At COP25 nine countries, from Portugal to Rwanda, showcased their progress and discussed their excitement at the potential the green bank model has to lead the market in technologies that will mitigate emissions and support resilience and adaptation.
Green Investment Banks
Increasing the availability of and ease of access to finance for low-carbon development in emerging countries.
What is a Green Investment Bank?
A Green Investment Bank is a public or quasi-public institution specifically designed to lower risk and attract private investment to support domestic low-carbon infrastructure. These nationally capitalized and owned, independently operated institutions can coordinate capital inflows while building the long-term domestic plumbing for deploying capital into projects aligned with a 2 degree pathway.
Why Green Investment Banks?
National Green Investment Banks offer a replicable model for moving the locus of problem-solving and agency to the national level, while empowering developing countries to benefit from international financial resources in the development of low-carbon solutions.
Why it Matters
Currently, climate finance architecture is complicated, inefficient, and not designed to mobilize and deliver the trillions in blended public-private financing needed to rapidly scale low-carbon infrastructure in emerging markets. We aim to increase efficiency through making domestic institutions the locus of climate finance.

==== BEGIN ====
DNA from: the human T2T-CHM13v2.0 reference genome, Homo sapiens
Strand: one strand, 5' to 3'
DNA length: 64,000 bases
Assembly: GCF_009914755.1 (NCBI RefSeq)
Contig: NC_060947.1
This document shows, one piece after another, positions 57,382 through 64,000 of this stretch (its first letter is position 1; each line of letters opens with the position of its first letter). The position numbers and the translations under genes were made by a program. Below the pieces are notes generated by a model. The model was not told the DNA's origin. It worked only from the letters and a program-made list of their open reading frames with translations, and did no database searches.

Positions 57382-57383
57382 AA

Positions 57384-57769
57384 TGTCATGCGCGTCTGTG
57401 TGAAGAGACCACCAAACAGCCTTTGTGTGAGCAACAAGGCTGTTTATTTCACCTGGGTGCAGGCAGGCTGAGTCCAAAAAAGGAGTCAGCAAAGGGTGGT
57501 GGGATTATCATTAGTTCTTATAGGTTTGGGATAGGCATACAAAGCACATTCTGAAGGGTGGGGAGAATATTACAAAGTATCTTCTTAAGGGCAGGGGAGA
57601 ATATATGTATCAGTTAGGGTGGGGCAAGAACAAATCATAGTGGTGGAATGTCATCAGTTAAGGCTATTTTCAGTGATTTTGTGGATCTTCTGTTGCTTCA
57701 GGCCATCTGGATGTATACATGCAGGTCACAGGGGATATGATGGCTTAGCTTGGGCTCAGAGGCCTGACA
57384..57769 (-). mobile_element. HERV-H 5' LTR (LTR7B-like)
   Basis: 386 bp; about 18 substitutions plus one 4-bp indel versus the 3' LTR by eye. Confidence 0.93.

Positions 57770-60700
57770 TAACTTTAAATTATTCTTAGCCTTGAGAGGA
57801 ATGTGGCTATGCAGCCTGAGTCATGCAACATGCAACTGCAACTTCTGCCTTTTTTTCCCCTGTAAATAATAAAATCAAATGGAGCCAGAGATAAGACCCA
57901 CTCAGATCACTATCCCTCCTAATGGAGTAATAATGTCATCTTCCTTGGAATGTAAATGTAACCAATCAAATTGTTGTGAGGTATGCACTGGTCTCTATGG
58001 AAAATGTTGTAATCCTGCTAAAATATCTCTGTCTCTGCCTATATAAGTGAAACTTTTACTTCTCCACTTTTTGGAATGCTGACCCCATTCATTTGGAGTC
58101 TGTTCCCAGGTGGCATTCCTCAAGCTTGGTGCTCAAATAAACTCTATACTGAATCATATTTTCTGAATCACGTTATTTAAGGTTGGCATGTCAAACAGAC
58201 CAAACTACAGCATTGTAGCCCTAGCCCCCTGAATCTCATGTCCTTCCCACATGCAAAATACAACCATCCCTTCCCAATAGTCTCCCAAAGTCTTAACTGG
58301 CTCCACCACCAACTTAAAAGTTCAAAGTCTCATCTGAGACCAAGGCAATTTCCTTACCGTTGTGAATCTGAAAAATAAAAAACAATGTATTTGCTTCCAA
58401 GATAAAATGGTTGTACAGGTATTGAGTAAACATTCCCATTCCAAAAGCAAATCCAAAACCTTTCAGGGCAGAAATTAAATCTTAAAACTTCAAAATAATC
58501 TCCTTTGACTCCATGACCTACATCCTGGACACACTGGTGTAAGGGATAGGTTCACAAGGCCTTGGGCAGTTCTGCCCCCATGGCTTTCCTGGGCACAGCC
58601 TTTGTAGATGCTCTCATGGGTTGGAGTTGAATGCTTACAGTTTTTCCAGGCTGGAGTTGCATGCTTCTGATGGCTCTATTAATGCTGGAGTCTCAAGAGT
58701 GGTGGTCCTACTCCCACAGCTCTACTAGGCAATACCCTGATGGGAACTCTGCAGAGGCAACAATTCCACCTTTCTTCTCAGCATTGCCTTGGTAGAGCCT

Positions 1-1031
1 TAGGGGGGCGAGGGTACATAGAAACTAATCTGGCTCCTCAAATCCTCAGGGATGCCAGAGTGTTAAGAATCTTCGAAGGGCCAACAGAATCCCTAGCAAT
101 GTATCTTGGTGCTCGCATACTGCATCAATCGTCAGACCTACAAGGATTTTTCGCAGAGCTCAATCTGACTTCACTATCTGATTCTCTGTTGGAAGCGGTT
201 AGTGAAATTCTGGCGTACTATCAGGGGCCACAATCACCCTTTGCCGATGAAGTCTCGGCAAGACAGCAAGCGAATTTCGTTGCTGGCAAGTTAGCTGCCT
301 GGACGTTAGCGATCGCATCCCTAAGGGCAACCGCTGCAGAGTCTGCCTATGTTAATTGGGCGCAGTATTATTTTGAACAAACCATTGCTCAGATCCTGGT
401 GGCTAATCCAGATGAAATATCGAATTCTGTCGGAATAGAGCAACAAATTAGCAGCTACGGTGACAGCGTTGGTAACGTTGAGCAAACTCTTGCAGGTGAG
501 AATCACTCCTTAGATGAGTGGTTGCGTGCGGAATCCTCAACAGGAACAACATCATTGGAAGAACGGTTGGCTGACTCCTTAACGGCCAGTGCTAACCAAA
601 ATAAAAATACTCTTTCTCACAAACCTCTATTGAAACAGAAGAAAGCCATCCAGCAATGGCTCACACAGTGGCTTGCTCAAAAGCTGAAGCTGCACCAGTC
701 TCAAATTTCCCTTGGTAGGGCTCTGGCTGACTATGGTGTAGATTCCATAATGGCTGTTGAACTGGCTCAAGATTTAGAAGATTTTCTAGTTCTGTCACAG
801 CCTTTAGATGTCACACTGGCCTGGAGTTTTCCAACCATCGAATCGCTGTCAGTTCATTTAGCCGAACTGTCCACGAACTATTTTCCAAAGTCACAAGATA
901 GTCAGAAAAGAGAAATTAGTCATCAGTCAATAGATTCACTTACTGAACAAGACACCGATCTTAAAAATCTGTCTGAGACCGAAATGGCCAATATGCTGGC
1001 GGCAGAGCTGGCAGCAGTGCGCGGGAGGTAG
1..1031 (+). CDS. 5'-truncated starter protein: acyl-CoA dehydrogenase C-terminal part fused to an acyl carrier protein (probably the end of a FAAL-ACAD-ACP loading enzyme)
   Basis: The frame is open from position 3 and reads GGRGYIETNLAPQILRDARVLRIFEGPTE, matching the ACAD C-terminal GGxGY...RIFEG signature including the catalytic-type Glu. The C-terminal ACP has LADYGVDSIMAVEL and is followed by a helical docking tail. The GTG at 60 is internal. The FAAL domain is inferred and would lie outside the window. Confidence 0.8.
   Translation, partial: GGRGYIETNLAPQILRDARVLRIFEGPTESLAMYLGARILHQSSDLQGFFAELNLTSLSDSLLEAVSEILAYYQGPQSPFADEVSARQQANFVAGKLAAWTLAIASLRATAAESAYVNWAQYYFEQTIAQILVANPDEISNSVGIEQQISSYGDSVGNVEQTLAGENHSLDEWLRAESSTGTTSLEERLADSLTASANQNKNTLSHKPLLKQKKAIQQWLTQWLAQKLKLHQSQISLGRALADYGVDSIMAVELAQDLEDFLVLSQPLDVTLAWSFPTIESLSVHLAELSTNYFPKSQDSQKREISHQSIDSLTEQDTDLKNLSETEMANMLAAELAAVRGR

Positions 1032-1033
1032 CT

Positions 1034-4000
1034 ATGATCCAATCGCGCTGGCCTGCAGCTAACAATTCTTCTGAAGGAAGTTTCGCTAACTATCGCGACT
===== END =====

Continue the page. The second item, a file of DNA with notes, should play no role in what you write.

During Climate Week, RMI cohosted a roundtable meeting where five countries and one city laid out their rationale for developing a green bank.
The Global Green Bank Design Platform will give countries access to the best of global technical assistance, structuring advice, and capitalization sources to establish green banks.
The Green Bank Design Summit was a first-of-its-kind event for those working to design and set up green finance institutions to catalyze low-carbon and climate resilient investments in emerging markets.
RMI is working to empower and enable developing countries to take greater ownership and control of low-carbon infrastructure finance. We feel it is the only way to drive high-volume, high-impact capital flows commensurate with a two-degree world.
The conclusion of the Paris Agreement has shifted focus from global negotiation to national implementation. Green Banks offer a compelling, replicable institutional model for country ownership of climate finance for some of the largest emitters in the developing world.